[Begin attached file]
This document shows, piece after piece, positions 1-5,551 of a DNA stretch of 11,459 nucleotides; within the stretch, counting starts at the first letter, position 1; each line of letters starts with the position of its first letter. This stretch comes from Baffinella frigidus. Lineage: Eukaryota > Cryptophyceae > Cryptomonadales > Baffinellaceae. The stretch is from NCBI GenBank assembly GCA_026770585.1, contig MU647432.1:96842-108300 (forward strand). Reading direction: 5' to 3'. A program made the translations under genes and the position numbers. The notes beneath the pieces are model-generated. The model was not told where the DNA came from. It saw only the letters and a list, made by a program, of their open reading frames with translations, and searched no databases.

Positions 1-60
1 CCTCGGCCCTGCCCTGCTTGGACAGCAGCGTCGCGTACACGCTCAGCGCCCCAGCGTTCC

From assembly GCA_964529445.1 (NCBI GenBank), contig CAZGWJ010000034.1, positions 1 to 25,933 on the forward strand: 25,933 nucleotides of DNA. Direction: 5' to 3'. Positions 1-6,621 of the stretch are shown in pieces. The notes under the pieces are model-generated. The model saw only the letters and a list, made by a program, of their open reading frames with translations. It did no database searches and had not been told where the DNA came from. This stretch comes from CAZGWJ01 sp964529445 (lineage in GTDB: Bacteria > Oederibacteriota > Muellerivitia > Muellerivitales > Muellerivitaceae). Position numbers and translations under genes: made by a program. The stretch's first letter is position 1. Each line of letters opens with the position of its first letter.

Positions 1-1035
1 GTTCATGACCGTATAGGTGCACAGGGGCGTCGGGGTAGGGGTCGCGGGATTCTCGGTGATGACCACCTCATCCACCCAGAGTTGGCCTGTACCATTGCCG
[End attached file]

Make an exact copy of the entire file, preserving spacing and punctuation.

This document shows, piece after piece, positions 1-5,551 of a DNA stretch of 11,459 nucleotides; within the stretch, counting starts at the first letter, position 1; each line of letters starts with the position of its first letter. This stretch comes from Baffinella frigidus. Lineage: Eukaryota > Cryptophyceae > Cryptomonadales > Baffinellaceae. The stretch is from NCBI GenBank assembly GCA_026770585.1, contig MU647432.1:96842-108300 (forward strand). Reading direction: 5' to 3'. A program made the translations under genes and the position numbers. The notes beneath the pieces are model-generated. The model was not told where the DNA came from. It saw only the letters and a list, made by a program, of their open reading frames with translations, and searched no databases.

Positions 1-60
1 CCTCGGCCCTGCCCTGCTTGGACAGCAGCGTCGCGTACACGCTCAGCGCCCCAGCGTTCC

From assembly GCA_964529445.1 (NCBI GenBank), contig CAZGWJ010000034.1, positions 1 to 25,933 on the forward strand: 25,933 nucleotides of DNA. Direction: 5' to 3'. Positions 1-6,621 of the stretch are shown in pieces. The notes under the pieces are model-generated. The model saw only the letters and a list, made by a program, of their open reading frames with translations. It did no database searches and had not been told where the DNA came from. This stretch comes from CAZGWJ01 sp964529445 (lineage in GTDB: Bacteria > Oederibacteriota > Muellerivitia > Muellerivitales > Muellerivitaceae). Position numbers and translations under genes: made by a program. The stretch's first letter is position 1. Each line of letters opens with the position of its first letter.

Positions 1-1035
1 GTTCATGACCGTATAGGTGCACAGGGGCGTCGGGGTAGGGGTCGCGGGATTCTCGGTGATGACCACCTCATCCACCCAGAGTTGGCCTGTACCATTGCCG